Interesting trends in HNW asset allocation highlight investment cycle


Adam Murchie

At Forza Capital, the team spends a lot of time speaking to both real estate agents and investors. There is no substitute for being at the ‘coal face’ for eliciting information that often precedes cycles or opportunities (or both).

For some time, these discussions have been uncovering a subtle pivot in asset allocation, in particular an increasing allocation to cash and a reduction in assets that are seen to have reached their cyclical peak.

According to the Capgemini Asia Pacific Wealth Report 2017, there have been several changes to the 2017 asset allocation of Australian High Net Wealth (HNW) investors when compared to their previous years’ report, as illustrated in figure one.



“While we are not suggesting a correction in property or bonds near term, there is a distinct investment link between the two,” said Adam Murchie, Director of Forza Capital.

“Given upwards pressure on bond yields, it is natural to see investors dialling back risk in both sectors.

“We have seen a number of clients exit investments where they feel the value adding has been completed.”

Mr Murchie continued, “The consensus has been that holding the investment for an extended period exposed them to greater risk than the future return profile would support, therefore they were better to convert to cash, sit tight and wait for future opportunities.”

Broadly, Forza tends to share the view of the HNW investors and is keeping an eye on bond pricing and property capitalisation rates in certain parts of the market. Debt can’t be priced at these levels forever and any mean reversion will hurt assets on very tight capitalisation rates.

“Notwithstanding this commentary, there are several areas where we identify opportunity, although it’s necessary to be prudent to ensure than any acquisition is robust enough to withstand any market shocks,” said Mr Murchie.

HNW versus retail asset allocation

The HNW asset allocation data presented in figure one differs considerably from traditional asset allocation for retail clients, which is illustrated in figure two.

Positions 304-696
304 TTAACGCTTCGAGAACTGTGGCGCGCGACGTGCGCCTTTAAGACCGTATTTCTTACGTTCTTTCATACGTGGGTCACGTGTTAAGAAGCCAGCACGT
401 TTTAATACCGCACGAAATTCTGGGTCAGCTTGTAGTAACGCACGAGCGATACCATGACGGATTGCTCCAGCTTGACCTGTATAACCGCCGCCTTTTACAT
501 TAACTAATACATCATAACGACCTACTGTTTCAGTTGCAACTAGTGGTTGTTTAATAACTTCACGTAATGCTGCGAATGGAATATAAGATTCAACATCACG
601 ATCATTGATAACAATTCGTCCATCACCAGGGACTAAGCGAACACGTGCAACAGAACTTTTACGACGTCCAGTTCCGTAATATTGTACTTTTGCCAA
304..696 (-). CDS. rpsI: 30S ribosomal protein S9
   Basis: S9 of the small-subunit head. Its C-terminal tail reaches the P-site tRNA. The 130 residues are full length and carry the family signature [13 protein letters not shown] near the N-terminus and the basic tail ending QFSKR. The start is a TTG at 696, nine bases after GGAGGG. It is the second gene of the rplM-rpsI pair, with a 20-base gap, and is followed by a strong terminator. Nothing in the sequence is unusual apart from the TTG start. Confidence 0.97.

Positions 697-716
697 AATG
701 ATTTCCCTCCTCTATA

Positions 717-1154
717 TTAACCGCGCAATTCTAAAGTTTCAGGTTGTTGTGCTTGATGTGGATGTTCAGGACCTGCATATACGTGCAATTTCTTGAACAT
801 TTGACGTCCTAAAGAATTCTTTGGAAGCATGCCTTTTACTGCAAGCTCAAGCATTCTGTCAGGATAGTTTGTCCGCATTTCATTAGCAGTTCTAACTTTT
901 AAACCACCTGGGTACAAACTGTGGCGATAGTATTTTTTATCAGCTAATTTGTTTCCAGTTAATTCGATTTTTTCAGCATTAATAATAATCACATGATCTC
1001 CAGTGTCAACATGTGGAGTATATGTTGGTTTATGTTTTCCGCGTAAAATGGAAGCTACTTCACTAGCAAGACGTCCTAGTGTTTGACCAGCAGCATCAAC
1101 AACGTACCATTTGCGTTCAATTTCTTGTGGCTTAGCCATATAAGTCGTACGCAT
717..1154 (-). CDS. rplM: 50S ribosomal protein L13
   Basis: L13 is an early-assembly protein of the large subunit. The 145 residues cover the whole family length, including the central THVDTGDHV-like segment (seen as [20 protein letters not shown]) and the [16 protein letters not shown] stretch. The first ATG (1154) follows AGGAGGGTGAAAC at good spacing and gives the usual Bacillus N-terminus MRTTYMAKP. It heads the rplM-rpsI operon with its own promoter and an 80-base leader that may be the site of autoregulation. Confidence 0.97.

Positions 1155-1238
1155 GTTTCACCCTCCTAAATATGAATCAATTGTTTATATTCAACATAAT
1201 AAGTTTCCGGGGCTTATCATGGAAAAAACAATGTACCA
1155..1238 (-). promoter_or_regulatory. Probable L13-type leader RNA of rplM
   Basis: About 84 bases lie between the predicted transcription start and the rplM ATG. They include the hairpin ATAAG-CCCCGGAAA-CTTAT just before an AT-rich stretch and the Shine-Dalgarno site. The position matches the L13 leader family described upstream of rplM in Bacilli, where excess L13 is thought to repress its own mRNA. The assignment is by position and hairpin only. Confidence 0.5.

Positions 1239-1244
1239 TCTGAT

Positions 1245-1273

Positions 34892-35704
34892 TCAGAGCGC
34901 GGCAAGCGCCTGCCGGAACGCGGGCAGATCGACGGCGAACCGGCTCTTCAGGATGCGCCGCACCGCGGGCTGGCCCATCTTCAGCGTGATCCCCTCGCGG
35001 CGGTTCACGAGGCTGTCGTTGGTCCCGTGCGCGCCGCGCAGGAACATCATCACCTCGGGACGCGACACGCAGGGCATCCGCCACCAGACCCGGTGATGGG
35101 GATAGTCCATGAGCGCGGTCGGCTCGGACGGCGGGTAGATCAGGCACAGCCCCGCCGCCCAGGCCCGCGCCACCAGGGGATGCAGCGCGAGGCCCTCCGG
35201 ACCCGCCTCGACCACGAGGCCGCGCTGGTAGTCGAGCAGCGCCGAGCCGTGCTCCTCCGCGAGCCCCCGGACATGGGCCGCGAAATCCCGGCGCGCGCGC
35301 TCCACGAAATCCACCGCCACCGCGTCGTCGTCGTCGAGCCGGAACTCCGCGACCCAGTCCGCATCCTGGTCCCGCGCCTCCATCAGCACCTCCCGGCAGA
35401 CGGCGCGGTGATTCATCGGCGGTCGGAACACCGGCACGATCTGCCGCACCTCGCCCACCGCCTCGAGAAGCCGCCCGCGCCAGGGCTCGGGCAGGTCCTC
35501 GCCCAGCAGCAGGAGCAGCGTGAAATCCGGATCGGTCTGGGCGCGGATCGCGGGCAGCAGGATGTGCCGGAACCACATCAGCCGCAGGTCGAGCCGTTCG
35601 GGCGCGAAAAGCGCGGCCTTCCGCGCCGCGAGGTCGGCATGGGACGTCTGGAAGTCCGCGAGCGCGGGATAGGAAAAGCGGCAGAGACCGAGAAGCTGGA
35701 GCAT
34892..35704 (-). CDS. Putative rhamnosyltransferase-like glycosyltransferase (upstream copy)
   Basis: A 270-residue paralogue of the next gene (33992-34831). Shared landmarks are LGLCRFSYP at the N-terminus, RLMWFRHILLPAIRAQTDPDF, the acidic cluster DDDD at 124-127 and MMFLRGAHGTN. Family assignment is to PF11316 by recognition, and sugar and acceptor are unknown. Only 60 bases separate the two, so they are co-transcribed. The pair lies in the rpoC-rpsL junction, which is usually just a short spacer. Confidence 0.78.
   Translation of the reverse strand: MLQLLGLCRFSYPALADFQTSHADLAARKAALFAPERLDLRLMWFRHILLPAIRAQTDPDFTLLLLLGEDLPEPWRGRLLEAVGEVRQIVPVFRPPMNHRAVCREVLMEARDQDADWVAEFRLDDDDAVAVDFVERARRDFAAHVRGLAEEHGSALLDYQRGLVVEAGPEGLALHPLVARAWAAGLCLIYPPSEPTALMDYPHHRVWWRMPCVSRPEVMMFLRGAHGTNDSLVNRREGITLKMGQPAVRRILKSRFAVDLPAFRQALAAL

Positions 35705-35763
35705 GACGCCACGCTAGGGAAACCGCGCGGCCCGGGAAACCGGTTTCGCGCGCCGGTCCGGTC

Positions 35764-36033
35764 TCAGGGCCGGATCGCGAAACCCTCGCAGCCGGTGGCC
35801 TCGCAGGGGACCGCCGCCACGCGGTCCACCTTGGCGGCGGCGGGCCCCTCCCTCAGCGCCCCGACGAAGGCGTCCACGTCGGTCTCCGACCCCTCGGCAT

Clearly, HNW investors have a much higher allocation to property and cash, which is consistent with Forza’s experience. This is further supported by the BRW Rich 200 List where asset allocation to property featured heavily; of the list, 80 people (40%) either made their wealth in property or use it as a major store of their wealth. On the same basis, property was a primary asset class for 47.55% of the Rich List wealth.

“This demarcation between the investment allocation of the wealthy and that applied to retail investors has always interested us,” said Mr Murchie.

“We often wonder why retail investment allocation is not more closely aligned to those who have had immense investment success.

“These statistics support what we see with our clients; many have a high cash weighting at the moment and are more comfortable with less liquid investments than retail investors.

“This liquidity element is interesting to us; when we speak to people about the need for liquidity, it is safety mechanism allowing them to exit an investment if they need to. If you drill down further, most have no intention to liquidate, and if they did so, it would likely be at an inopportune time as they respond to market cues.”

Interestingly, for a traditional retail investor’s portfolio, 90% of their portfolio volatility comes from their 60% allocation to equities. It is no wonder then that HNW investors favour more illiquid assets, property in particular, to mitigate portfolio fluctuations and risk.

We only wonder why more people in the investment sector don’t take notice.

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